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Los Angeles' Largest Babyproofing & Complete Safety Store

  (310) 215-3997

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Parent & Caregiver Education:

What Every Family Should Know

Babyproofing: a room by room hands and knees tour.

Did you know that each year:
25,000 kids are treated in hospital Emergency rooms.
5,000 children die in home-related injuries.
Over 600 children drown in toilet bowls.

Is your home safe for baby and playmates?

Toy Hazard Recalls

Table of Contents:

bullet47.gif (244 bytes)Introduction
bullet51.gif (248 bytes)Choking Hazards
bullet48.gif (244 bytes)Off Limit Areas
bullet43.gif (246 bytes)Latch Up Cabinetry
bullet50.gif (238 bytes)Fire Safety
bullet43.gif (246 bytes)Electric Hazards 
bullet50.gif (238 bytes) Cord Management
bullet47.gif (244 bytes) Securing Furniture
bullet51.gif (248 bytes)Padding Corners
bullet47.gif (244 bytes)Bathrooms
bullet51.gif (248 bytes)Secure Perimeter
bullet48.gif (244 bytes)Emergency Preparedness
bullet43.gif (246 bytes)Multi Level  Concerns


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Introduction: There are a good many reasons why your home should be babyproofed. Creating a safe and positive environment in which use of the word "no" is kept to an introductory level for the first two years is one. Reducing the liability of entertaining young playmates is yet another. The first two years of a child's life are their most vulnerable. After about two years of age, many children begin to understand the concept of cause and effect.

Until then a child lacks the intellectual capacity to understand the concept of danger. It is this vulnerable period of crawling and toddling at which babyproofing is targeted.

Most of the products are barriers designed in response to mortality statistics for specific household dangers, and most are effective up to two years old. Just before your child begins to crawl is the time to make decisions about which parts of the house they will or possibly will not have access to. Now is the time to set up the barriers that will keep them safe and help keep you sane. 

After your child is moving around and getting into cabinets and such, it will be much harder to keep them out. With this in mind, let us take a hands and knees tour through your house.

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Keeping Your Kids
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Choking Hazards are among the most difficult to guard against. Children are preprogrammed to explore their environment. One of the first ways they do this is with their mouths. Crawl around your house and,  while you're down there,  look at every thing you can reach (about 3.5 feet off the ground). Ask yourself three questions about each item: 1) Is it breakable? 2) Do you cherish it? And 3) Is the item a specific hazard to your child; i.e., choking, cutting or poisoning? If the answer to any of these questions is yes, move the item out of your child's reach. It is a temporary adjustment that will save you grief later on. Some commonly overlooked choking hazards include rocks or wood chips around potted plants, pieces of bark from firewood, dried flowers, potpourri, pine cones and coins. Use a toilet paper tube - if an object fits through, then it is a potential choking hazard.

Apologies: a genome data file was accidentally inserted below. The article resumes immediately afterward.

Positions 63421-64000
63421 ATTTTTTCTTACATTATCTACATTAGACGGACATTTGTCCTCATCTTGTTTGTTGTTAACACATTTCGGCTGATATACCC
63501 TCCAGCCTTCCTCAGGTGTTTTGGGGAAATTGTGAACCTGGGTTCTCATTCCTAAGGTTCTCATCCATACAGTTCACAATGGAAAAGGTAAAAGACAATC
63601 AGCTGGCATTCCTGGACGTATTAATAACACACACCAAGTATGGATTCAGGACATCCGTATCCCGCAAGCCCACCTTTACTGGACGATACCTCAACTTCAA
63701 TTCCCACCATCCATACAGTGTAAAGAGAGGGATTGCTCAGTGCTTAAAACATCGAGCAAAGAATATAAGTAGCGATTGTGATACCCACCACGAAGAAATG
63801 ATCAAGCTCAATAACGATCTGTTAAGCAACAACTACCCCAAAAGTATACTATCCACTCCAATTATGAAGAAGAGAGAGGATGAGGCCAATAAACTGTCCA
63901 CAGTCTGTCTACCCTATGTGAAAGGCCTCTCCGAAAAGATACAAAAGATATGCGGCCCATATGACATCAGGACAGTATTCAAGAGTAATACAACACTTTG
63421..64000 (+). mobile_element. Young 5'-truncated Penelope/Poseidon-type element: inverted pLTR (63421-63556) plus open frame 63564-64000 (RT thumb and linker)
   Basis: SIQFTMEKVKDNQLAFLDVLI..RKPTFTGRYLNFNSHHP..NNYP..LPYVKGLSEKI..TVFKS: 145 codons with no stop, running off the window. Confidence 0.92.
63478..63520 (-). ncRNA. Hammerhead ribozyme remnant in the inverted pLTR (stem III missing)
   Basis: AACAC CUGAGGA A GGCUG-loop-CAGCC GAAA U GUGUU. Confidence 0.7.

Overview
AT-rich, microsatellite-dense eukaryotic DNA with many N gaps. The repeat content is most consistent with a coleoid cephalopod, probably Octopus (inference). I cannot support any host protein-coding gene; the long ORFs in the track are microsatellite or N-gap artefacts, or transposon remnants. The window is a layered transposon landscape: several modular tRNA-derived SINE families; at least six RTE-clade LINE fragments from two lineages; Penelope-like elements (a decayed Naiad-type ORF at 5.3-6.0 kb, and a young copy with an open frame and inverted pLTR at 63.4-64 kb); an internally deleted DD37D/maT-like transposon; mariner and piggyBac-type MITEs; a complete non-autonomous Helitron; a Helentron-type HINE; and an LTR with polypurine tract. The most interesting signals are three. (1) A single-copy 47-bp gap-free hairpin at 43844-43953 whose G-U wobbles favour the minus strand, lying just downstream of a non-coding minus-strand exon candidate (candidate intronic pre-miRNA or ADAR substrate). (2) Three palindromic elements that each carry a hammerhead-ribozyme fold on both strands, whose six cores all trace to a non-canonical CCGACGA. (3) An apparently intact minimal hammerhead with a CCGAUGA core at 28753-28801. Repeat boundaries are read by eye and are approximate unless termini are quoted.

Older siblings often have toys with small pieces, which are a choking hazard for younger children. Make the toilet paper tube an arts and crafts project. Have the older sibling personalize and decorate it and then tell them that it is their tool to help keep their little brother or sister safe.


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Off Limit Areas: A closed door is not a barrier to a toddler, and knobs and latches within their reach will not keep them out of a room. Offices, laundry rooms, pantries, hot water closets and other areas difficult to babyproof can be made off limits to children. Use gates to separate areas of the house and/or lock doors by installing a latch high out of reach, or use a keyed deadbolt (key removed of course). Door latches include hook and eyes, slide bolts, bifold door locks, overhead door locks, wing latches and cable locks. (Many of these latches work well on windows too.) All doorstops with removable rubber tips should be removed or replaced with solid stops.

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Latch the Cabinetry: Electronics, kitchen cutlery, dishware and small items should be in drawers or cabinets with childproof latches. Moving cleansers and chemicals out of reach is best. Drawers that are stacked one atop the other should be latched as they can be pulled out and used as a ladder to climb onto the counter. Using the dishwasher latch is good practice as knives and glassware are hazards and automatic dishwasher detergent is caustic and does permanent soft tissue damage. [Note: All latches and babyproofing products in general are designed to work until the child is about two years old. Reconditioning yourself and all others in the house to keep all latch operation a secret will make them last longer. This is particularly true with the stove and dishwasher latches that have no "trick" to them. Don't let your children see you operate these latches and they won't learn to use them.]